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scottp99

join:2010-12-11

1 edit

1 recommendation

UPNP Router Vulnerability

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With this recent MEGA security Vulnerability in most routers, how can one know if a particular router is secure from this?

Suppose ones router fails this test like from the GRC website (mine PASSED like the one from the print screen), then security experts say to buy a new router....But with that said, how can one know if that "new" router is secure or not? So how would one know when purchasing a new router will actually pass or fail this test?

One cannot just open up the box at a store and go to GRC to test it..:) if that router passes or fails....Hope you all understand what I mean here. So what routers are in fact vulnerable?

Is there like certain model/brands of routers to avoid when shopping for a new one? Is there a list?

»blogs.computerworld.com/malware-···hor-does

scottp99

join:2010-12-11

1 recommendation

So my question would be this.

Now what if one did this test and comes up as FAIL, then most security experts say to replace the router. But how would one know which replacement router does not have this vulnerability when shopping for a new one?

Thanks


EUS
Kill cancer
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join:2002-09-10
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reply to scottp99
There's no vulnerability here, UPnP is a valid option in almost all (if not all) routers that you as the network administrator must decide to disable/enable.
--
~ Project Hope ~


angussf
Premium
join:2002-01-11
Tucson, AZ
kudos:4
said by EUS:

There's no vulnerability here, UPnP is a valid option in almost all (if not all) routers that you as the network administrator must decide to disable/enable.

Actually there IS a vulnerability ... MANY routers ship with UPnP enabled and active, unprotected, on the WAN INTERFACE. That's what was recently publicized, and that's what GRC's UPnP vulnerability test is checking for.

This was discussed in excruciating detail in the first hour of last week's SecurityNow podcast:
GRC | Security Now! Episode Archive 
»www.grc.com/securitynow.htm
Episode #389 | 30 Jan 2013 | 91 min.
Listener Feedback #159 & UPnP Exposure Disaster
Leo and I discuss the week's major security events—and the disastrous news of 81 million exposed vulnerable routers!
--
Angus S-F
GeoApps, Tucson, Arizona, USA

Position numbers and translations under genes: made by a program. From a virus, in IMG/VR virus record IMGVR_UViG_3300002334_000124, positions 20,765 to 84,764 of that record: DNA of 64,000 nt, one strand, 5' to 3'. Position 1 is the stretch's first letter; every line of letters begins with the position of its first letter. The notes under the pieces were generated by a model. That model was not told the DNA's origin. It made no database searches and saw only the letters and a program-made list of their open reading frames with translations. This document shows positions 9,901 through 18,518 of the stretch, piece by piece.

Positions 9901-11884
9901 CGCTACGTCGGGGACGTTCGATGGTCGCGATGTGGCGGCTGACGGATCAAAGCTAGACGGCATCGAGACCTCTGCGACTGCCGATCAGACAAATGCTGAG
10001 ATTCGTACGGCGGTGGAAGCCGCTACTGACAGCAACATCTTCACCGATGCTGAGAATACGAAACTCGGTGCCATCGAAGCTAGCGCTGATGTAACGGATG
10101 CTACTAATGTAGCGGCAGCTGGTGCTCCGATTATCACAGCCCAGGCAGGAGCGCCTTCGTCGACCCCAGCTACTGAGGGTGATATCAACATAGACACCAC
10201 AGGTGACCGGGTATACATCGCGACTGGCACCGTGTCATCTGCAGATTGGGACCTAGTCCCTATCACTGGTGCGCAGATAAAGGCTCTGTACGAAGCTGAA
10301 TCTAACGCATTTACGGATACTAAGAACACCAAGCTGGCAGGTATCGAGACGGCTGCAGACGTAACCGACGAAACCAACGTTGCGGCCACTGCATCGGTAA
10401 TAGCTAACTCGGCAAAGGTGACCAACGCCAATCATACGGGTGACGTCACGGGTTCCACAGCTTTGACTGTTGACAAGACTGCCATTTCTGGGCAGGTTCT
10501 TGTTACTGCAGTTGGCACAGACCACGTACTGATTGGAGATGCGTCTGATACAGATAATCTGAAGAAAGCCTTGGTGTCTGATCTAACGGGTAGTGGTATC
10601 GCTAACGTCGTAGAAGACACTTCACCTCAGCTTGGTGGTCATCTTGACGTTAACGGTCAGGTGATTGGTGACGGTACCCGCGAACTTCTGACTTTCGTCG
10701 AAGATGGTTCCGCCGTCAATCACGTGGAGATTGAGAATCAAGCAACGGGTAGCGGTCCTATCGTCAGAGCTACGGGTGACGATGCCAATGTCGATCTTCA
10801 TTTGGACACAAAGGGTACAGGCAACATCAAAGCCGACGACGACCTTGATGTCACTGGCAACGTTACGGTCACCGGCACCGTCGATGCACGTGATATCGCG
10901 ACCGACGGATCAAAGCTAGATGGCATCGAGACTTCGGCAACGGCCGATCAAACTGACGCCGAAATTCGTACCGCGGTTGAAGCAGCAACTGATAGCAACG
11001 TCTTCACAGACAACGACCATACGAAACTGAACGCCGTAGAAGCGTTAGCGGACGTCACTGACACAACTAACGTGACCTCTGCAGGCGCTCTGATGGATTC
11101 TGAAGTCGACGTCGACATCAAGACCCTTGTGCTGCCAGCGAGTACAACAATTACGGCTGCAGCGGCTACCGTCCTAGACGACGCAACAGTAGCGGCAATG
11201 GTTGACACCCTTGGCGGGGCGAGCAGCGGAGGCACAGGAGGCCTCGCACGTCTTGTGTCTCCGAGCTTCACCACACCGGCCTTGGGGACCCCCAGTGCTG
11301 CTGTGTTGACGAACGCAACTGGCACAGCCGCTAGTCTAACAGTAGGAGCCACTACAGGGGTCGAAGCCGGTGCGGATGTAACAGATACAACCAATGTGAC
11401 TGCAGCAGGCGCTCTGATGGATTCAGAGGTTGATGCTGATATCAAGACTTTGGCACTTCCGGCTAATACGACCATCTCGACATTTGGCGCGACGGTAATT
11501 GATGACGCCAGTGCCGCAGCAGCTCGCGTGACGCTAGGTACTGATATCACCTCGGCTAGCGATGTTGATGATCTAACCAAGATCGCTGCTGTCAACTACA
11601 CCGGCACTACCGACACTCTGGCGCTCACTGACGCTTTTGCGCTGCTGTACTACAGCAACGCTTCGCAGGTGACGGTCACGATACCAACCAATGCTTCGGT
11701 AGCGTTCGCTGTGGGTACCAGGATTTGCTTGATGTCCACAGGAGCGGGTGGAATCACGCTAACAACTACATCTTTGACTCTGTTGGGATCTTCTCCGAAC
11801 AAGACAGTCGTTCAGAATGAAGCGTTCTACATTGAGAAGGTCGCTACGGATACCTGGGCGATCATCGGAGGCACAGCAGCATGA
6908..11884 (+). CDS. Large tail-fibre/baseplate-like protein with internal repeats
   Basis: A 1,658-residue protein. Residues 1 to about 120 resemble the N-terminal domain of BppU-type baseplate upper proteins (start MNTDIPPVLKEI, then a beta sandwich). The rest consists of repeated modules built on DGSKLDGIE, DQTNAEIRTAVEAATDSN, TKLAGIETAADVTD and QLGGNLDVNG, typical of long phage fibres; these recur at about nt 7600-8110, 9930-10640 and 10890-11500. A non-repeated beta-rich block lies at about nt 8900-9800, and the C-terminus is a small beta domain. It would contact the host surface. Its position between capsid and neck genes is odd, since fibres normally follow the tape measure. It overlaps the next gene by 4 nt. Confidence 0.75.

»geoapps.com/
»www.linkedin.com/in/angussf
»geoapps.blogspot.com/

Mele20
Premium
join:2001-06-05
Hilo, HI
kudos:5
You can check before buying a router. It is those with a Broadcom chip that are vulnerable. Linksy has a list on their website of the vulnerable ones they make...all recent ones. My Linksy is too old and does not have a Broadcom chip. It is so old that third party firmware cannot be put on it as the flash memory is too small.
--
When governments fear people, there is liberty. When the people fear the government, there is tyranny. Thomas Jefferson


Dustyn
Premium
join:2003-02-26
Ontario, CAN
kudos:11
reply to scottp99
I have UPnP ENABLED on my Cisco WRVS4400N v2 and this is the result I got. So I'm guessing I'm okay in regards to this particular vulnerability?



Triple Helix
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join:2007-07-26
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1 recommendation

reply to scottp99


Dustyn
Premium
join:2003-02-26
Ontario, CAN
kudos:11
said by Cisco.com :
The following Cisco bug IDs are being used to track potential exposure to the UPnP issues. The bugs listed below do not confirm that a product is vulnerable, but rather that the product is under investigation by the appropriate product teams.

PRODUCT: Cisco WRVS4400N Wireless-N Gigabit Security Router
BUG ID: CSCue21578

Since the WRVS4400N v1 is quite different than the WRVS400N v2, it's yet to be determined if either version is affected.

--
Remember that cool hidden "Graffiti Wall" here on BBR? After the name change I became the "owner", so to speak as it became: Dustyn's Wall »[Serious] RIP


StuartMW
Who Is John Galt?
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reply to Dustyn
said by Dustyn:

I have UPnP ENABLED on my Cisco WRVS4400N v2...

Um, why? I have UPnP disabled altogether (on router and all PC's). I consider UPnP (anywhere) to be a security risk.
--
Don't feed trolls--it only makes them grow!


sbconslt

join:2009-07-28
Los Angeles, CA

1 recommendation

reply to Dustyn
That tool tests the WAN exposure. The LAN exposure has to be tested from the LAN. Rapid7 has a tool here »www.rapid7.com/resources/free-se···2013.jsp be aware it requires JRE to be present.
--
Scott Brown Consulting


Dustyn
Premium
join:2003-02-26
Ontario, CAN
kudos:11
reply to StuartMW
said by StuartMW:

said by Dustyn:

I have UPnP ENABLED on my Cisco WRVS4400N v2...

Um, why? I have UPnP disabled altogether (on router and all PC's). I consider UPnP (anywhere) to be a security risk.

If it's a security risk it's a risk I'm willing to take for additional compatibility with UPnP enabled services and devices.
I have yet to experience a single security issue with UPnP on my own private network at home, nor have I had any other complaints about UPnP and find it works rather well.
A corporate business environment is a different story. Please understand I'm not recommending other users to have it ENABLED. This is strictly my own personal preference on UPnP... and that is it.
--
Remember that cool hidden "Graffiti Wall" here on BBR? After the name change I became the "owner", so to speak as it became: Dustyn's Wall »[Serious] RIP


StuartMW
Who Is John Galt?
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join:2000-08-06
Galt's Gulch
kudos:3
said by Dustyn:

If it's a security risk it's a risk I'm willing to take for additional compatibility with UPnP enabled services and devices.

Fair enough. I have firewall rules to restrict outgoing traffic (something many ignore). I really don't like the idea of some UPnP aware program (e.g. malware) poking holes in my firewall. Then again I'm paranoid
--